Soil is the ultimate source of many elements in the floral nectar [13,14]. The concentration of elements in honey is affected by soil characteristics, and honey composition can be used for geographical discrimination or as a soil element indicator [13,15,16,17]. The response of L. scoparium to soil properties is cultivar-dependent [18]. However, Williams et al. [19] found that soil properties do not affect the concentration of DHA in L. scoparium nectar. This is consistent with other studies which show that genetic factors and provenances are more relevant for L. scoparium nectar DHA [20,21]. Noe et al. [22], however, reported that L. scoparium nectar DHA varies more among plants than among sites. It is unclear how the environment affects the composition of L. scoparium nectar and, subsequently, mānuka honey.
There are no reports of the effect of soil and plant elemental concentrations on the elemental composition and NPA of mānuka honey. L. scoparium is typically found growing on low fertility soils [23], and increased soil fertility accelerates growth of the plant [24]. Nickless et al. [18] showed that increased soil nutrient concentration also improved floral density of L. scoparium. The link appears to be missing between soil parameters and mānuka honey MGO. Although DHA contents of L. scoparium plants within 1000 m from the apiary correlate well with MGO in honey [25], actual honey MGO contents are typically lower than nectar-DHA-based estimates [26]. Mānuka honey is rarely collected from 100% L. scoparium nectar, so it is vital for beekeepers to increase the availability of DHA-containing nectar to honeybees in order to achieve high MGO mānuka honeys [26]. Higher concentrations of soil nutrients within the foraging range of honeybees might therefore result in increased availability of L. scoparium nectar by increasing the floral density.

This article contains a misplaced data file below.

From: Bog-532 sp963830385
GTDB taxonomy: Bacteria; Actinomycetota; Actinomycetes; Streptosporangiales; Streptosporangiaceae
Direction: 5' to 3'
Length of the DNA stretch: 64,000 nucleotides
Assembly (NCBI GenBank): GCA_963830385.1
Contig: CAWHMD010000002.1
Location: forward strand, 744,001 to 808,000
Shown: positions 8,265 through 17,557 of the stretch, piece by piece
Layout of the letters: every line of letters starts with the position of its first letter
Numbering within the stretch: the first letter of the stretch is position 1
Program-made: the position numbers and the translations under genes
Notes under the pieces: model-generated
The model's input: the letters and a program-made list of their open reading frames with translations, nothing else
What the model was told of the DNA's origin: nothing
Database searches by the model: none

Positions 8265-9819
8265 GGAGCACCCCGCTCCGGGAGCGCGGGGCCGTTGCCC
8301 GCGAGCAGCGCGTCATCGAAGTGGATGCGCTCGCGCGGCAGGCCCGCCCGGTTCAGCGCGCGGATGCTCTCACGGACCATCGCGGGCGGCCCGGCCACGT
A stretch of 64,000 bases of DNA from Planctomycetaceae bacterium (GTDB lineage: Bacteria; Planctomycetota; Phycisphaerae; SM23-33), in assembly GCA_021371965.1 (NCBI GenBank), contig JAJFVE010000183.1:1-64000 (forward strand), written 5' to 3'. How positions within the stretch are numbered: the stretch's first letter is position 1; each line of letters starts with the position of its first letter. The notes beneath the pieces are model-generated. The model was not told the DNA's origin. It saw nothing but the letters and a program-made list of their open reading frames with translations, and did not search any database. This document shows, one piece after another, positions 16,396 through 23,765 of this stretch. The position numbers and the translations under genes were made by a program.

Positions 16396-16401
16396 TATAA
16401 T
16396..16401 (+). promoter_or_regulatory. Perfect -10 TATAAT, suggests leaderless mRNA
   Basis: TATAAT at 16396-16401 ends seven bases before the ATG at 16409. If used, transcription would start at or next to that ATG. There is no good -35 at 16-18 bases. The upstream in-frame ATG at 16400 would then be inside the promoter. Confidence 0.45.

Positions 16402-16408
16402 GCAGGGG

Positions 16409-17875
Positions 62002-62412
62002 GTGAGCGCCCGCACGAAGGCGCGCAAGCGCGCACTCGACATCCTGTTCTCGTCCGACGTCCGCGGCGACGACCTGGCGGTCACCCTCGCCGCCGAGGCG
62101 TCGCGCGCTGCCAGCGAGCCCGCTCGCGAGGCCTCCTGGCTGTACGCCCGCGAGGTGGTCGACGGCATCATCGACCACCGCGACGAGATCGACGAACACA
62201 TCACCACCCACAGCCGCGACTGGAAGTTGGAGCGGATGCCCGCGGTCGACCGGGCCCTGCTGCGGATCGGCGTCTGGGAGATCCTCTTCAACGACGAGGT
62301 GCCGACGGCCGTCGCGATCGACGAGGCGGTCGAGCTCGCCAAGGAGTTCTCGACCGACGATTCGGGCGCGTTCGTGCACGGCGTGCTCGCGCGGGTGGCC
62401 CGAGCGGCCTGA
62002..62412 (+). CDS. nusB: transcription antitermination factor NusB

We aimed to determine the effect, if any, of the elemental composition of soils, plants, and honey on the quality of mānuka honey as indicated by MGO and DHA. Additionally, we sought to compare the chemical composition of mānuka honey from different sites in the Wairarapa region of New Zealand.

2. Materials and Methods

2.1. Sample Collection

Soil, plant foliage, and honey samples were collected from five sites in the Wairarapa region in the lower North Island of New Zealand (Figure 1). Soil and foliage samples were collected in April 2014. Five L. scoparium plants were sampled per hive location. Plants were between 1.5 and 3 m tall. Foliage was sampled at 2 m above ground where possible. A representative sample was taken by combining 10 individual twigs per tree. A soil sample was taken at the base of each sampled plant, within 0.5 m from the base. All sampling sites were within 1 km from the hive. This is within the foraging range of the honeybee Apis mellifera [27]. Soil and plant samples were immediately sent to the laboratory for further processing. Soils were kept cold in insulated containers with ice packs. Raw honey samples were extracted by Watson & Son Ltd. (Masterton, New Zealand, now Oha Honey LP) in January–February 2014. Honey samples from locations B, C, and D are composite samples, as multiple hives were within 1 km from each other at these sites.

2.2. Honey Analysis